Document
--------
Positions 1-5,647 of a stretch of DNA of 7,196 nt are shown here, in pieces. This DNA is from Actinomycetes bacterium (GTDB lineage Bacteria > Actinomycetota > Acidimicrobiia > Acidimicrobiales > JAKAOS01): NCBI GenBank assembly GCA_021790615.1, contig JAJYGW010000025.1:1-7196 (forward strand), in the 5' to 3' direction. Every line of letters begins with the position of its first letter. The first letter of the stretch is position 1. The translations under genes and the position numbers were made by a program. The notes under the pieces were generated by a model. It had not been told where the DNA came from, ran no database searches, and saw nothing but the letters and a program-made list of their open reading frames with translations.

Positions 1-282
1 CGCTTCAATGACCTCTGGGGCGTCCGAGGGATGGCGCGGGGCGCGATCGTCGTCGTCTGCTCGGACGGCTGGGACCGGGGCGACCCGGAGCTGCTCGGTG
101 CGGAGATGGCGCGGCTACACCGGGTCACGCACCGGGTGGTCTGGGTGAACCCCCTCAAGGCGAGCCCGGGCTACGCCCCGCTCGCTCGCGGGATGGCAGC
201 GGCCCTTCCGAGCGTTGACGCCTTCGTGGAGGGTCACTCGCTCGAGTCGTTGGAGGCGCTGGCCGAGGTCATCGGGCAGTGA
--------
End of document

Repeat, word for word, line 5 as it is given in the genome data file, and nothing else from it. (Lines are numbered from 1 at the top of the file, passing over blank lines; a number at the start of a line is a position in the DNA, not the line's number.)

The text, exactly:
201 GGCCCTTCCGAGCGTTGACGCCTTCGTGGAGGGTCACTCGCTCGAGTCGTTGGAGGCGCTGGCCGAGGTCATCGGGCAGTGA